The Eagles had a somewhat tough decision to make this year. They've got arguably the most dangerous punt return man in the league on their team, but he's also their #1 WR. But how much do they want to "risk" him on punt returns? While the team did bring in some guys to camp who could return punts, in the end they've settled on DeSean Jackson as their primary punt return man.
"Yeah, he's the primary guy as far as I'm concerned," said special teams coach Bobby April. "Last year we had a couple of other guys that could and did return punts. I think when he gets replaced in a game it will be coach Reid's decision that we need to give him a break right here, or I think he's gassed, or maybe DeSean will even express it that he's a little bit gassed or whatever. And that's how that takes place. I would think, I don't want to speak for coach Reid, but I would think he would have the opportunity when he feels it because he runs a lot of really deep routes on every play. And that's more what we were looking at a year ago when we could spell him. But we had more punt returners at that time that could spell him."
Jeremy Maclin will be the backup return man. I also wouldn't be terribly surprised to see someone brought in at some point this year to spell Jackson, especially later in the season. But this idea of using him as the primary punt returner is a risk/reward proposition. We've talked about it several times before and my feeling has always been that you should be going all out to win the game on every play. If you don't have DeSean Jackson returning a punt, you are not giving yourself the best chance to win. Plain and simple.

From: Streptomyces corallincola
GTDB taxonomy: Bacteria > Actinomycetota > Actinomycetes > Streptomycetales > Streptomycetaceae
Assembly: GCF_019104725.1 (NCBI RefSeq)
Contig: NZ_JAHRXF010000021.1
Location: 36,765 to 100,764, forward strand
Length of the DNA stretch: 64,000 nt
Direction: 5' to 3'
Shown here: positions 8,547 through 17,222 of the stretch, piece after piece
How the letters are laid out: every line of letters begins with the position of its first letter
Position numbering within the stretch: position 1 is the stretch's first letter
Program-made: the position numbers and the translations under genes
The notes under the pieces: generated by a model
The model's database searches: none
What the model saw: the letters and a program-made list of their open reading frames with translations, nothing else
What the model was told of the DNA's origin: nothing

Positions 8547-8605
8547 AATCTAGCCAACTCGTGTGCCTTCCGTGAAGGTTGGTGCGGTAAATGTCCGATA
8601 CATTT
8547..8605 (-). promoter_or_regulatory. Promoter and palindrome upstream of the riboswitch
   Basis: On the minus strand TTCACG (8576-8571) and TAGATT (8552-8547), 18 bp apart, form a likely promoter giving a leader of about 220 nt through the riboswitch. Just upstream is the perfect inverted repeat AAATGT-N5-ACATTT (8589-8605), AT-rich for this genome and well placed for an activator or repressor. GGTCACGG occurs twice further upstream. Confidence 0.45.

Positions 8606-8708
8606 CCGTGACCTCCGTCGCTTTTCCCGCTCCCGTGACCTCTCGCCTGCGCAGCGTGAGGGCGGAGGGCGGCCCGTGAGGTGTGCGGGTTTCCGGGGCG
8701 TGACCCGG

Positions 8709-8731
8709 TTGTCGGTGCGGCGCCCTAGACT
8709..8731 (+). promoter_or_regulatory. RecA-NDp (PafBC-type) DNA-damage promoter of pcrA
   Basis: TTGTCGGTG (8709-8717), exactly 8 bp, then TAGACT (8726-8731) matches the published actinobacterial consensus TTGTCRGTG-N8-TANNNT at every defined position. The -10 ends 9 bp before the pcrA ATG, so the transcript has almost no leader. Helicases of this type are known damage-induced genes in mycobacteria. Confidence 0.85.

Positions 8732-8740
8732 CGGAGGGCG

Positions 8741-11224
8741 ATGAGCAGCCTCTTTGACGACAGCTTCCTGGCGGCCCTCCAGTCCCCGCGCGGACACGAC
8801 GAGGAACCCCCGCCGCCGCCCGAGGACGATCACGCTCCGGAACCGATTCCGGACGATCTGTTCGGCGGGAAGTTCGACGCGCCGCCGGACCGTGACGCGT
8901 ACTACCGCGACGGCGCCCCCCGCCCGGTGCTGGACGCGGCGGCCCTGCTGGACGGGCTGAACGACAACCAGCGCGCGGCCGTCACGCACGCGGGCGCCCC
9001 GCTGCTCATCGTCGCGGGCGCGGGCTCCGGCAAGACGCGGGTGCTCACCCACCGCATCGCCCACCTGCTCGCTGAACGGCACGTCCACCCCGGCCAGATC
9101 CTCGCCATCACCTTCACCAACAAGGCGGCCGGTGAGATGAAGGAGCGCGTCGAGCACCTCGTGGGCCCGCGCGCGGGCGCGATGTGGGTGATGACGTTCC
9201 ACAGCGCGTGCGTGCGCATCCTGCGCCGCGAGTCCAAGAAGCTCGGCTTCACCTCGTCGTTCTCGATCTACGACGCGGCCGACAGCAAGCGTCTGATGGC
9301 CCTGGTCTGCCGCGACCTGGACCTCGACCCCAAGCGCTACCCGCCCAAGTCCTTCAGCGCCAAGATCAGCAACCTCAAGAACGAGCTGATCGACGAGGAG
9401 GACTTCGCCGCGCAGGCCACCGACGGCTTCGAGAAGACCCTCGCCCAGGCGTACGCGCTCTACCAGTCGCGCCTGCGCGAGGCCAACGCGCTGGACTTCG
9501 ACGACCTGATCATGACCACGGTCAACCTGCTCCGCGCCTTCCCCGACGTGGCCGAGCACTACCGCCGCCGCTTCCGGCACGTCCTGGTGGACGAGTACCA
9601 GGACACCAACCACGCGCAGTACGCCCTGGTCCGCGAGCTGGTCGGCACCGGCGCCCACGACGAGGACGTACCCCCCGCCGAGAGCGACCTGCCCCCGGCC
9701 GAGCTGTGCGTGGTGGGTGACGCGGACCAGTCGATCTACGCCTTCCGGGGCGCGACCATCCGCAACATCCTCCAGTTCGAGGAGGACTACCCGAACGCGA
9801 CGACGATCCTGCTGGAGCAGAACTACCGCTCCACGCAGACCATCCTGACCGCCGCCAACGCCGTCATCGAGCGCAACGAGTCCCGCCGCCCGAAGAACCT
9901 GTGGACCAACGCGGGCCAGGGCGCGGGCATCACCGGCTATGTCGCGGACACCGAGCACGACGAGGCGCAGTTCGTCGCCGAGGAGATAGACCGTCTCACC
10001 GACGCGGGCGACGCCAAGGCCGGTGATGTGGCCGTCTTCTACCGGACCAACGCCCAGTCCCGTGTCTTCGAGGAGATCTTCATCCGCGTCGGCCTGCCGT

Now, if it's 34-10 in the 3rd quarter and the other team is punting, sure give DeSean a break... but in any meaningful situation, he should be the guy back there. Plus, according to April, he wants to do it.
"You know, not at all. I mean I don't know anything about the contract deal but he always wants the ball in his hands, he always wants the ball in his hands. And certainly he's had so much success over high school, college, and the NFL returning kicks, you know, that's really just a part of his play. I don't think it's any different than playing receiver. So we might make it a difference because of how we use him and how much running he's doing, of course he's very valuable to the offense and consequently valuable to our organization in how many plays he has and that type of thing. But he's never, I mean he's always wanted the ball, he's always wanted to be the returner, to do the returns."